Now we are half way through our first year at Yu Ming, and just today, I was encouraging our now 5 y.o. daughter to show off her Mandarin to a bilingual Chinese friend. I asked a series of questions in English: how would you say this in Chinese to your teacher (who only speaks Mandarin to the kids). My daughter was able to instantly give the Mandarin equivalent. (In each case, our friend nodded and smiled at me to say, yes, she interpreted and spoke correctly.)
My daughter seems to have gained a lot of confidence in using her spoken Chinese in different settings since starting Yu Ming -- the wide exposure to other families who value learning Mandarin for whatever reason helps enormously, as well as having opportunities to mingle with other families who speak to her only in Mandarin, even in social settings away from school. Yu Ming has expanded the context for her in which it's okay to use Mandarin.
Each day she sings Chinese songs as we walk into Yu Ming, -- it's a sort of transition ritual. Many of the songs were learned at home (off the internet, and from CDs), but she has also learned many new songs at Yu Ming, too.
Since the start of Yu Ming she has also learned to write many Chinese characters, which comes from daily practice in class as well as outside school hours. The amount of homework required was really a shock, but I can see the many benefits of establishing such a disciplined approach to homework so early on; IMO really worth the effort it took to get her into the groove.
Since the beginning of the year, her math skills have progressed from merely counting (English & Mandarin) to getting basic math concepts of adding and subtracting. We have reinforced all of this at home through helping with homework, and playing counting games. Of course it's a work in progress, and we have not felt the need to seek any additional support.
Yu Ming's curriculum has expanded recently and now includes music, and PE (in the form of Kung Fu). I know the children often do art projects in class, and I personally would also like to see more exploratory/expressive use of art to help develop creativity, rather than only prescribed art projects/crafts. Where my daughter once used observation and line drawing to spontaneously draw portraits (which she did at 3 y.o.) her attitude has now changed to: ''I only know how to draw certain things,'' and I often wonder if this is related to an attitude that there is a ''right way'' to write Chinese characters, and perhaps by extension, to create arts & crafts.
My daughter's social skills are developing, thanks to extra support she was given early on at Yu Ming (she's on the young side in her class). These days she often talks fondly about her schoolmates, relating the funny things they said or did, giving me the impression that she is enjoying it enormously, and is feeling pride in being a member of her class.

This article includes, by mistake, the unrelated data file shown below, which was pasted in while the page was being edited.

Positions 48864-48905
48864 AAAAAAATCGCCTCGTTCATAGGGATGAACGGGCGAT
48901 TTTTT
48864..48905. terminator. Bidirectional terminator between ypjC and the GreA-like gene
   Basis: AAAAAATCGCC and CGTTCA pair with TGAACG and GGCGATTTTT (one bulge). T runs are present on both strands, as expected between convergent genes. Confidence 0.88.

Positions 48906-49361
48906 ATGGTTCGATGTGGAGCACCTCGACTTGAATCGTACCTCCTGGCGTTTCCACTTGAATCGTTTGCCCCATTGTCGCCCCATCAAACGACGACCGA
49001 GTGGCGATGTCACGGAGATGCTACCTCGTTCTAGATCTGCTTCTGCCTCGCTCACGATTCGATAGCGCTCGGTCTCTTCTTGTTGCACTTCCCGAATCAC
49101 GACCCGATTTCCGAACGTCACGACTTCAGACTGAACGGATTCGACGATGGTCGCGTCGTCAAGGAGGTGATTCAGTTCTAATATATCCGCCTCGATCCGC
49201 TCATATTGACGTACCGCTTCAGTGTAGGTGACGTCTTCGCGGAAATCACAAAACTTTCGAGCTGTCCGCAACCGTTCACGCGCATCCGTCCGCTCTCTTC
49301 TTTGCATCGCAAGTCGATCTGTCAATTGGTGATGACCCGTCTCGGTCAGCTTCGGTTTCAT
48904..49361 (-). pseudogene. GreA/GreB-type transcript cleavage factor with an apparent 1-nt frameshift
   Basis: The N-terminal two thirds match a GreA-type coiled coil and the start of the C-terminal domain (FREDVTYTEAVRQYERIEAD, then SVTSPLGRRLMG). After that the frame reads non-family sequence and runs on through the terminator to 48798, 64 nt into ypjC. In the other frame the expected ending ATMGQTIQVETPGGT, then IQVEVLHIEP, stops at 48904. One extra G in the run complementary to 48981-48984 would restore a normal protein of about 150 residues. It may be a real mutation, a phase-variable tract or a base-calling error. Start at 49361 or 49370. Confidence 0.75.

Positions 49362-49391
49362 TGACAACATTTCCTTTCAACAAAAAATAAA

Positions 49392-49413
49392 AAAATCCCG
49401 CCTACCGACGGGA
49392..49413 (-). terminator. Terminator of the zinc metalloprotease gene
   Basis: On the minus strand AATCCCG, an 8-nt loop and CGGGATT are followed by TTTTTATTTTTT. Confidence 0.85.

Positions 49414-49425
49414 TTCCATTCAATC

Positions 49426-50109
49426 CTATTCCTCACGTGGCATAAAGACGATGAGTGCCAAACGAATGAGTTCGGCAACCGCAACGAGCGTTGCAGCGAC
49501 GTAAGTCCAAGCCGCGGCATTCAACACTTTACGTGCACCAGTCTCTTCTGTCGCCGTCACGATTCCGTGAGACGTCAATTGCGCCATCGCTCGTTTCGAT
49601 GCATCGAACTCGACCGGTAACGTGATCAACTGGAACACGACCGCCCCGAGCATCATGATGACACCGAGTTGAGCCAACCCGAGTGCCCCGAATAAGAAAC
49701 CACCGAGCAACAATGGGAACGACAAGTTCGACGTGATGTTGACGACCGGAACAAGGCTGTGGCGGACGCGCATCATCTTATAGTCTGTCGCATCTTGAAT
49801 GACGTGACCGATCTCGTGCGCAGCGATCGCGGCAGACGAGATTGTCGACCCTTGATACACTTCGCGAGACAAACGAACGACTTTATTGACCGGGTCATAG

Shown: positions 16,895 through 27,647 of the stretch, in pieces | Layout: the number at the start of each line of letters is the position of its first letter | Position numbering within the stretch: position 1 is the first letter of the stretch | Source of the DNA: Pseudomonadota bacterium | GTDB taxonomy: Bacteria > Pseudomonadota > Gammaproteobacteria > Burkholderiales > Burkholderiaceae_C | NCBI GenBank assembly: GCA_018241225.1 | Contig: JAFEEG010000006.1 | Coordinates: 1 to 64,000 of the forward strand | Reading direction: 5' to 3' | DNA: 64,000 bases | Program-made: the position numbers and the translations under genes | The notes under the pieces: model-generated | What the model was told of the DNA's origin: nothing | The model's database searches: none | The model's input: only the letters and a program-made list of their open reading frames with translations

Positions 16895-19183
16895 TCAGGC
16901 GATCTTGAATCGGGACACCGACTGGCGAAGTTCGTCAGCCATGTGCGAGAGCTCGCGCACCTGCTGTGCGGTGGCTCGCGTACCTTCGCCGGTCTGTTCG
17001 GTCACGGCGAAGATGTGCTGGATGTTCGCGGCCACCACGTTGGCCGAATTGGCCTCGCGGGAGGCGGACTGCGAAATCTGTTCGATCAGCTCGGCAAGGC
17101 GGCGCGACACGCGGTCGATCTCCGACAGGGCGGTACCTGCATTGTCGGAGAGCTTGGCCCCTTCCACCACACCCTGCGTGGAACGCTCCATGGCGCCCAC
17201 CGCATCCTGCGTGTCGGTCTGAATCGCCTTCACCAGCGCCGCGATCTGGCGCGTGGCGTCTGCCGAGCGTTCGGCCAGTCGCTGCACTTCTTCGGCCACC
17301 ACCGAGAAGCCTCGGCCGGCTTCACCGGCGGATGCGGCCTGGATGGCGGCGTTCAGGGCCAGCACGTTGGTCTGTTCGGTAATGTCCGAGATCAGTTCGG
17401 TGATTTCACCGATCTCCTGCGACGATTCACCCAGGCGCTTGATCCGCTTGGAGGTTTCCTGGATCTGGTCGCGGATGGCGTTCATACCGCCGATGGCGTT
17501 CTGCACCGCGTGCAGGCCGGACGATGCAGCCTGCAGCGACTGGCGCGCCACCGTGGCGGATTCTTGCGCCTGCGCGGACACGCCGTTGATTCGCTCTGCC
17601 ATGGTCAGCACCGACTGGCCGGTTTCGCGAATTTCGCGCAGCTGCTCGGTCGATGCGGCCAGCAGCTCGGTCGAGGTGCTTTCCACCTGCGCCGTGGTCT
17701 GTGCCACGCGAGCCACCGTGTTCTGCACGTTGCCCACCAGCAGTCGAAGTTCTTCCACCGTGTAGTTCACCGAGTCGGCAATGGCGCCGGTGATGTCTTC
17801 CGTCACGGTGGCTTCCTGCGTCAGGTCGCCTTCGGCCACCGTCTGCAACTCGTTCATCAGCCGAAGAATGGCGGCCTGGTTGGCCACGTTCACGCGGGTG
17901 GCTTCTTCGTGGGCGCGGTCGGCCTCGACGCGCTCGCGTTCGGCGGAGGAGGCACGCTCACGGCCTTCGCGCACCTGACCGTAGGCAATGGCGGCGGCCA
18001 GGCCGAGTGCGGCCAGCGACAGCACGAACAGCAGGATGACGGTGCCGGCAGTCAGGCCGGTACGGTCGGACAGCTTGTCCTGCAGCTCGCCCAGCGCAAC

There is a great deal of parent volunteer involvement required (reminiscent of a co-op preschool experience). I wonder if that aspect will change as the school grows and evolves, but I also see that it has added to the richness of our experience there.
So, although I cannot make comparisons to other Mandarin-immersion programs, I do know that overall our daughter's needs are being met at Yu Ming, and that she is thriving there. I also experience the administration and teaching staff to be very caring and responsive to my concerns, and I appreciate this immensely. Eileen
1. Our son is learning to be bi-lingual and bi-literate in Mandarin! We by-pass our Albany Public Schools for this opportunity.
2. The quality of education is stellar. I am a public high school language teacher and I have been very impressed with the pedagogy of my son's Kindergarten teacher. She is creative, skillful at classroom management, and wonderful at differentiating learning. She is constantly building on prior knowledge making her classroom an excellent learning atmosphere for both Mandarin and Non-Mandarin speakers. Our son's English reading and writing skills are on par with other Kindergarteners in all-day English programs. It's amazing what the English teacher does in an hour per day. Both teachers use a variety of audio, visual, musical, and kinesthetic methods that are helpful for all learners. My son gets a homework packet and a DVD of a Chinese movie cartoon each week. Some of his homework is interactive. We have to read to our son each night and we have a weekly family activity (such as measuring things around the house, collecting and counting pennies, etc.)